I'm currently trying to wrap my mind around the correct way to use exceptions in Haskell. How exceptions work is straight-forward enough; I'm trying to get a clear picture of the correct way to interpret them.
The basic position is that, in a well-designed application, exceptions shouldn't escape to the top-level. Any exception that does is clearly one which the designer did not anticipate - i.e., a program bug (e.g., divide by zero), rather than an unusual run-time occurrence (e.g., file not found).
To that end, I wrote a simple top-level exception handler that catches all exceptions and prints a message to
stderr saying "this is a bug" (before rethrowing the exception to terminate the program).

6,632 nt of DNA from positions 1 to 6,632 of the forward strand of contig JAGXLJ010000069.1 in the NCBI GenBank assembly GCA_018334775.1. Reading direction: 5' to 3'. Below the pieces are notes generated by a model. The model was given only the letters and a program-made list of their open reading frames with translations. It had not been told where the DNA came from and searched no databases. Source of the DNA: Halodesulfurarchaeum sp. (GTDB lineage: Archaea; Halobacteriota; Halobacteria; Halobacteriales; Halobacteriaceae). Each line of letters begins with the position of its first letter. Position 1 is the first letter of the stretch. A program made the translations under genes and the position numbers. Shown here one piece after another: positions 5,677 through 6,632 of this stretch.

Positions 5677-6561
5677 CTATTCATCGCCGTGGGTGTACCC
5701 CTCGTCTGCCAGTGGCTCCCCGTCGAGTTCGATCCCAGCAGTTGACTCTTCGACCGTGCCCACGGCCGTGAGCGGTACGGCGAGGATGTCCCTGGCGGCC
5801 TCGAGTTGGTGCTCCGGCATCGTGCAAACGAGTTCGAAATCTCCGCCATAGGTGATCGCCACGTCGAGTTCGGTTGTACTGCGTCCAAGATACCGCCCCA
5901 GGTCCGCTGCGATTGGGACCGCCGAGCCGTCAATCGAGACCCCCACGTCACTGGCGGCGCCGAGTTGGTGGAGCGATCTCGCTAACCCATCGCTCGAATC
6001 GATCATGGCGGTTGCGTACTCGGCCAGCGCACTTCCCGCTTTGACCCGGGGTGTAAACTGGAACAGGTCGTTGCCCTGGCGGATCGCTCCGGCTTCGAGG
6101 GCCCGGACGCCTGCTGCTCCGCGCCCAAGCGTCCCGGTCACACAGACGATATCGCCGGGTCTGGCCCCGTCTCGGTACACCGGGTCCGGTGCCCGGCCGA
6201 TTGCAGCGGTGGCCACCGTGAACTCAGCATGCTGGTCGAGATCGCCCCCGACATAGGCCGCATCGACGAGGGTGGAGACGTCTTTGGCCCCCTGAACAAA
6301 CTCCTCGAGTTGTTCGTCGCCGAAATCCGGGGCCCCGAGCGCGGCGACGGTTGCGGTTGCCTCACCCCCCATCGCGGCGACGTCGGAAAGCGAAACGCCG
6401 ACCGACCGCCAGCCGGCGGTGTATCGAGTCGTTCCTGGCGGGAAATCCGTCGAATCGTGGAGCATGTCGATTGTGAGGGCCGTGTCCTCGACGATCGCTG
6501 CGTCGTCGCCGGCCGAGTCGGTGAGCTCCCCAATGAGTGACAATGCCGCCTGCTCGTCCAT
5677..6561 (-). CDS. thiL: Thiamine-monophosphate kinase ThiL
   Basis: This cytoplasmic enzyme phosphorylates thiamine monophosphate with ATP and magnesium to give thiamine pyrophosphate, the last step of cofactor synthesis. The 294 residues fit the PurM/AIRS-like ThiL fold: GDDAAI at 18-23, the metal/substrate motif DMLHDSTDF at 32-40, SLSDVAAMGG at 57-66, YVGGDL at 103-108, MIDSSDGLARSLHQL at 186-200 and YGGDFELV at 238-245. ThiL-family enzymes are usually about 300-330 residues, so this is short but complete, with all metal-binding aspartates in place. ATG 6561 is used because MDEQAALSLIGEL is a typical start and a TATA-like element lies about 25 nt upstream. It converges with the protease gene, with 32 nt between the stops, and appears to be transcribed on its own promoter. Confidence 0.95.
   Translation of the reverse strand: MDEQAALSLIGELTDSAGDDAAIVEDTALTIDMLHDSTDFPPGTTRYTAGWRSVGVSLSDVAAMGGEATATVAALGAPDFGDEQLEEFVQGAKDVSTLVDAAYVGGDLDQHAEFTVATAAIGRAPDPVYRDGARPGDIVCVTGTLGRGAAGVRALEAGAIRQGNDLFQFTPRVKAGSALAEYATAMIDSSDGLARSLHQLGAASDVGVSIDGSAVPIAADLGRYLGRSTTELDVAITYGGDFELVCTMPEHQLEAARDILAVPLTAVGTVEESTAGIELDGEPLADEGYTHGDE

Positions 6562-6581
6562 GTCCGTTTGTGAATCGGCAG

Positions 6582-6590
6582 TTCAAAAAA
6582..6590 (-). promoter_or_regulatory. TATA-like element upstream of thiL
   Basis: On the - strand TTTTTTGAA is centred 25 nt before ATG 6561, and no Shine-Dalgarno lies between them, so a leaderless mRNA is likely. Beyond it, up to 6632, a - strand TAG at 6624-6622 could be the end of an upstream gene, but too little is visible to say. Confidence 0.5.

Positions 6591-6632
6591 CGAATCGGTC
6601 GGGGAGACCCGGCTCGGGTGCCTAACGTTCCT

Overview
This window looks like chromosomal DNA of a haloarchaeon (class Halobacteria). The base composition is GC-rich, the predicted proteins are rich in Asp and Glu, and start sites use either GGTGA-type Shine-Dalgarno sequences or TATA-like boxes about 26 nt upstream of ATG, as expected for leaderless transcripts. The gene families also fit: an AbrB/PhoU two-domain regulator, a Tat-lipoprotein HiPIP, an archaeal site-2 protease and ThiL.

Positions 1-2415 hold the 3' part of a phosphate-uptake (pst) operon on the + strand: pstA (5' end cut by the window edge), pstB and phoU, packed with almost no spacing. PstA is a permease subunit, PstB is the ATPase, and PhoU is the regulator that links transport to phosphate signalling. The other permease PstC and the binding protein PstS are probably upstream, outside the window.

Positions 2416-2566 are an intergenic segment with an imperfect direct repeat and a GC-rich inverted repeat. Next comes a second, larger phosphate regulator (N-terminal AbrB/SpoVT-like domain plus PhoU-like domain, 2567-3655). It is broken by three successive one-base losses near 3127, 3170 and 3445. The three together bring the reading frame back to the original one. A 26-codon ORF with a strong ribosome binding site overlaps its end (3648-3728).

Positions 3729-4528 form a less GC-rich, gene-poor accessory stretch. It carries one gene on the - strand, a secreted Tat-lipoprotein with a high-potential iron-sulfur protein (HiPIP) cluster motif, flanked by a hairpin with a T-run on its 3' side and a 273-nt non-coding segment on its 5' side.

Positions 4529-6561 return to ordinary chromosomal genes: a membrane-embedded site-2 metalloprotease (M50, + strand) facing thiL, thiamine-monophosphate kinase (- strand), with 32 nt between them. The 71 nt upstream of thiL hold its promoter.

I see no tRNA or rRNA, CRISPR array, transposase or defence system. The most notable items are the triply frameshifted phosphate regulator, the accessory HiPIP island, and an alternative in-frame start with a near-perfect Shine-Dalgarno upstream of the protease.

However, suppose the user presses Ctrl+C. This causes an exception to be thrown. Clearly this is not any kind of program bug. However, failing to anticipate and react to a user abort such as this could be considered a bug. So perhaps the program should catch this and handle it appropriately, doing any necessary cleanup before exiting.
The thing is, though... The code that handles this is going to catch the exception, release any resources or whatever, and then rethrow the exception! So if the exception makes it to the top-level, that doesn't necessarily mean it was unhandled. It just means we wanted to exit quickly.
So, my question: Should exceptions be used for flow-control in this manner? Should every function that explicitly catches
UserInterrupt use explicit flow-control constructs to exit manually rather than rethrow the exception? (But then how does the caller know to also exit?) Is it OK for
UserInterrupt to reach the top-level? But in that case, is it OK for
ThreadKilled too, by the same argument?
In short, should the interrupt handler make a special case for
UserInterrupt (and possibly
ThreadKilled)? What about a
StackOverflow? Is that a bug? Or is that "circumstance beyond the program's control"?